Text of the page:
Growing up in Auckland’s North Shore, Don McGlashan and Harry Sinclair deferred their chosen careers when they returned from their OEs. McGlashan was a musician. He had already drummed for the Auckland post-punk trio, Blam Blam Blam. He penned the music for the iconic and ironic ‘There Is No Depression In New Zealand’. Sinclair’s background was in theatre, studying at Ecole Philippe Gaulier in Paris.
The pair pooled their talents to form a musical theatre duo, The Front Lawn, in 1985. The duo’s songs were used in elaborate stage shows – unfortunately, there is little surviving footage. The Front Lawn’s three short movies have been preserved – the third, Linda’s Body, also features Jennifer Ward-Lealand, a member in the band’s later years. A young Bret McKenzie worked as an usher in their shows – he’d later form his own theatrical musical duo, The Flight of the Conchords. It’s reasonable to assume that McGlashan was largely responsible for the duo’s songs, but Sinclair also contributed ideas and played the concertina.
The pair also released two albums, with low-key arrangements and songs that stand up outside of their theatrical origins. They’re distinctly New Zealand, referencing the Hutt Valley (where I was born and still live) and Oriental Bay. The Front Lawn are unusual as a revered 1980s NZ guitar band not on the Flying Nun label.
The Front Lawn broke up in 1990, with McGlashan and Sinclair reverting to their chosen careers. McGlashan played with his alt-rock band The Mutton Birds through the 1990s and is one of New Zealand’s most respected songwriters. Sinclair has enjoyed success as a director and actor. Despite some acclaimed movies, he’s best known for his cameo as Isildur in Lord of the Rings.
McGlashan and Sinclair joined forces again in 2020. They’re working together on the animated children’s TV series, Kiri and Lou.
The Front Lawn Album Reviews
Songs From the Front Lawn
The first Front Lawn album is the stronger of their two records. It’s not an accurate representation of their stage shows – some of these songs weren’t used in the theatre shows, and they’re more fully arranged here. McGlashan and Sinclair are augmented by Six Volts, an experimental Wellington band – guitarist David Long would go on to join McGlashan in The Mutton Birds. They fill out the arrangements without falling into rock clichés – there are no brash rock songs, but instead songs like ‘Tell Me What To Do’ travel into esoteric territory.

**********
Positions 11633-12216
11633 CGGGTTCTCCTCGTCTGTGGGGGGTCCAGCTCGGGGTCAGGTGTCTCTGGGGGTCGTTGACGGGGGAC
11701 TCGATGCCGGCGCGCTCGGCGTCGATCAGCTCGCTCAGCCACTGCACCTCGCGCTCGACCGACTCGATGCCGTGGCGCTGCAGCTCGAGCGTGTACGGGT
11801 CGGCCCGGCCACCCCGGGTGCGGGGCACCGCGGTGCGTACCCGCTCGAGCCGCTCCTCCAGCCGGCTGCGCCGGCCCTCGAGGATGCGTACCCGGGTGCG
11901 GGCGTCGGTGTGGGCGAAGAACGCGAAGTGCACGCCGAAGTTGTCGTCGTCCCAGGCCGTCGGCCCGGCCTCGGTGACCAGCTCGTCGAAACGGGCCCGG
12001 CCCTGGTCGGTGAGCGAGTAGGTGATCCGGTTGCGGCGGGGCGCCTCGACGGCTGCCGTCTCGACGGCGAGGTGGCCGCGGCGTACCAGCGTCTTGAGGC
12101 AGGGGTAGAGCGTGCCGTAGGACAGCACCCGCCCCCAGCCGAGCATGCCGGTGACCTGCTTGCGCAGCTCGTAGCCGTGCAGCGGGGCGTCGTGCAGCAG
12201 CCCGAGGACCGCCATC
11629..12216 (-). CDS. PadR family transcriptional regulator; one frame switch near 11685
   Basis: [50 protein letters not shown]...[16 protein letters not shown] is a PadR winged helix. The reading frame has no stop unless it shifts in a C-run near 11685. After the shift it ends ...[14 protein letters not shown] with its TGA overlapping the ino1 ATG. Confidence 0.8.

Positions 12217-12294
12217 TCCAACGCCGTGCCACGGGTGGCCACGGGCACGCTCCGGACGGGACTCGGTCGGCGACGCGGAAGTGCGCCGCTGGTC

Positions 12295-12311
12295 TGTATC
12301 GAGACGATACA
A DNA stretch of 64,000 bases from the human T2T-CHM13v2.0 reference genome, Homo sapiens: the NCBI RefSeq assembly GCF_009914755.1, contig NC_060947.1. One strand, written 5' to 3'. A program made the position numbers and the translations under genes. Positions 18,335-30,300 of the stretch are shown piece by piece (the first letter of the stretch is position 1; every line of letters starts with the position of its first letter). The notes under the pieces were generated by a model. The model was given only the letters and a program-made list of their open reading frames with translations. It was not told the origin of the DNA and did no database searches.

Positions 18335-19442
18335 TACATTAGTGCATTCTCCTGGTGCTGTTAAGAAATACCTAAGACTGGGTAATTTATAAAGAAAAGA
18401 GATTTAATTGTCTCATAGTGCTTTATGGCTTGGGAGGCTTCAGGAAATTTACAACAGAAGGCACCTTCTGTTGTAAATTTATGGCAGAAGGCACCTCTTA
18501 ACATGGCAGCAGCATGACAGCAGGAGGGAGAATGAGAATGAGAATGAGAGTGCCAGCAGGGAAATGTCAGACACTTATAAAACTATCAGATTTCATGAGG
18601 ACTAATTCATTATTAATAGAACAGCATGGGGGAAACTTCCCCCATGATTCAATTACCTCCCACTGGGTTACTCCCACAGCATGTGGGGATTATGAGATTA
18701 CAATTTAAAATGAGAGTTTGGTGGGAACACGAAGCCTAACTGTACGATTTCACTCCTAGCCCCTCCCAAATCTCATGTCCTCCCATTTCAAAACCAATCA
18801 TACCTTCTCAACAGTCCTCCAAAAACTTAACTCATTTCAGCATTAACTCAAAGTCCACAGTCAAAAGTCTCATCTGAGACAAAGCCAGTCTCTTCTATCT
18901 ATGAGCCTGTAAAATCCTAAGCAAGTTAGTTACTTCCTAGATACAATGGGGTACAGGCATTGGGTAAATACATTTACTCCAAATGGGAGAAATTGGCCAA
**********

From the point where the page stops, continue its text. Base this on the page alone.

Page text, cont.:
McGlashan’s songwriting is most striking on the clutch of folk-tinged numbers in the centre of the record – McGlashan told Audioculture that he absorbed a lot of Irish music during his OE in New York. Best-known is ‘Andy’, a lament for McGlashan’s deceased brother, accompanied by an accordion. ‘Tomorrow Night’ utilises a verse from ‘Skye Boat Song’, while ‘Claude Rains’ was inspired by Casablanca. Elsewhere, the pair’s theatricality is more pronounced on songs like the conversation of ‘How You Doing?’ and ‘I’ll Never Have Anything Else’.
Songs from the Front Lawn is a unique record. It showcases McGlashan’s growing songwriting talents and standing proudly even outside the context of the pair’s stage shows.
More Songs From The Front Lawn
There’s little information available about this record; it’s easily one of the most obscure albums covered on this site. The Front Lawn broke up in 1990, but this record didn’t emerge until 1993. Based on the credits it seems likely that the duo reconvened in the studio to record these songs in the wake of The Mutton Birds’ success. They don’t seem to have originated in the same sessions as their debut – David Long and Neil Duncan are the only musicians to reappear, while Ward-Lealand is absent. The liner notes thank the “large German woman who kept us warm on the long train journey from Gdansk to Stuttgart”.
The pair’s skewering of suburban life is most blatant in ‘Wedding Song’, where the protagonist marries a washing machine – the duo would perform with a working washing machine on stage. The single ‘The Beautiful Things’ also fetishes household appliances. There’s a debt to Talking Heads on ‘Found Another Body’ – it sounds like a track from the new wave band’s own second album, also titled More Songs….
There aren’t as many great songs on this record as in their first, but I’m glad that The Front Lawn released them anyway.
Five Best Front Lawn Songs
The Beautiful Things
More from Aphoristic Album Reviews
Aphoristic Album Reviews is almost entirely written by one person.
Read about the discographies of musical acts from the 1960s to the present day. Browse this site's review archives or enjoy these random selections:
I add new blog posts to this website every week. Browse the archives or enjoy these random selections: